Article II section 2 of the Constitution states that the Presidents "shall nominate, and by and with the Advice and Consent of the Senate, shall appoint ... Judges of the Supreme Court..." U.S. Const. art. 2 § 2, cl. 2.
The following resources are about the nomination process:
According to Henry B. Hogue (see his CRS Report dated January 1, 2008), there were 158 presidential nominations to the Court between 1789 and 2007, 36 nominations failed to win confirmation from the Senate. The 20th Century saw six confirmation failures, and they were: John J. Parker nominated by President Hoover in 1930, Abe Fortas nominated to be Chief Justice by President Lyndon Johnson in 1968, Homer Thornberry nominated by President Lyndon Johnson in 1968, Clement F. Haynsworth Jr. nominated by President Nixon in 1969, G. Harrold Carswell by President Nixon in 1970, Robert H. Bork by President Reagan in 1987, John G. Roberts, Jr ., nominated by President George W. Bush in 2005 (his nomination to Associate Justice was withdrawn so that President Bush could nominate him to be Chief Justice) and Harriet E. Miers, also nominated by President Bush in 2005.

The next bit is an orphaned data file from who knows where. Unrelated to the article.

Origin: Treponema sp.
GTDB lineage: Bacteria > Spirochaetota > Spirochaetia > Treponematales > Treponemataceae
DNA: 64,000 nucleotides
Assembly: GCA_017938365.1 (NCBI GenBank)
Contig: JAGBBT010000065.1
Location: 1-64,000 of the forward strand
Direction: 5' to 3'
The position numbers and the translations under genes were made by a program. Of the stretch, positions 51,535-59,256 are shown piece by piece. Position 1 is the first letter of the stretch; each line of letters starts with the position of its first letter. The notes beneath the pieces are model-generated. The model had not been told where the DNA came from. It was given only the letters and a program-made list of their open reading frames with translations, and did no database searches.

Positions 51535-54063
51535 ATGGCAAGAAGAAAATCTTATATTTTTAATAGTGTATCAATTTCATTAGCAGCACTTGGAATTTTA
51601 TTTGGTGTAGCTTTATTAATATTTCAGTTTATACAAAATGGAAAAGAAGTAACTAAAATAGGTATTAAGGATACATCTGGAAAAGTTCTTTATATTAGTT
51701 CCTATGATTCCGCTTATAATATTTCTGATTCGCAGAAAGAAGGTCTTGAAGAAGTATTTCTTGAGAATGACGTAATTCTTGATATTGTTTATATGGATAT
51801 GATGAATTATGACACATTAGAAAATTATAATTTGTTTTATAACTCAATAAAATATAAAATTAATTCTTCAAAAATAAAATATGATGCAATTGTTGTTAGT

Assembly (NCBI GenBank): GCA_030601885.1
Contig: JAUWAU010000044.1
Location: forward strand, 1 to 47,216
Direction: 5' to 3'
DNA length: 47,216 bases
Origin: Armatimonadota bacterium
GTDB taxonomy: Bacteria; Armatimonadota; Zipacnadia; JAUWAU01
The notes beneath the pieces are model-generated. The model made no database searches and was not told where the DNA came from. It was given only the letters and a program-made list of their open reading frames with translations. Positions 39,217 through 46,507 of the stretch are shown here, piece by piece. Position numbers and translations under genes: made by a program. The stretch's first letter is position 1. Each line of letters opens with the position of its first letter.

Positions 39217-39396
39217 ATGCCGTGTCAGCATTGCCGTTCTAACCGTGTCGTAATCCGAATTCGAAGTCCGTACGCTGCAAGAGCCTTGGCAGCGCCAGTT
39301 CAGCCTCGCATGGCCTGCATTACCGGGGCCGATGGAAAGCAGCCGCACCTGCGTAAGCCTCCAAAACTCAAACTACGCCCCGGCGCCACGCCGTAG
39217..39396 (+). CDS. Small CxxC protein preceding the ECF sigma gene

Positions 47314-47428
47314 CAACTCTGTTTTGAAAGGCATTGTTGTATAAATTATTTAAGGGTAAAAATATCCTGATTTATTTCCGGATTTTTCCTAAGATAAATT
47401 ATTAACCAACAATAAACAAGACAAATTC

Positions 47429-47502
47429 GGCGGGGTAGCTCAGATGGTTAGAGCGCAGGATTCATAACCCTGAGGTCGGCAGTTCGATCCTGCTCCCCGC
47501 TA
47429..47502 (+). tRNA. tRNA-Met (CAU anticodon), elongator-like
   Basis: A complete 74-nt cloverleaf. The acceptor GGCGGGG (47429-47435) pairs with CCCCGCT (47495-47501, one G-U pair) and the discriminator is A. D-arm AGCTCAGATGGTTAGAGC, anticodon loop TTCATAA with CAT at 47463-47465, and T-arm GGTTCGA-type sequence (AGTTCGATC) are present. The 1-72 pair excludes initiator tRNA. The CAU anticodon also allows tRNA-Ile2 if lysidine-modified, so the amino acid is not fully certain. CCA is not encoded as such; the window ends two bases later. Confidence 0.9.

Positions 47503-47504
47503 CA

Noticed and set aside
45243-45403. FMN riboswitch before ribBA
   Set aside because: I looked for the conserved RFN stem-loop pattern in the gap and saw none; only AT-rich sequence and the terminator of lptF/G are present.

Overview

The following resources suggest the reasons behind failed confirmations as well as charts listing brief information for all the failed confirmations: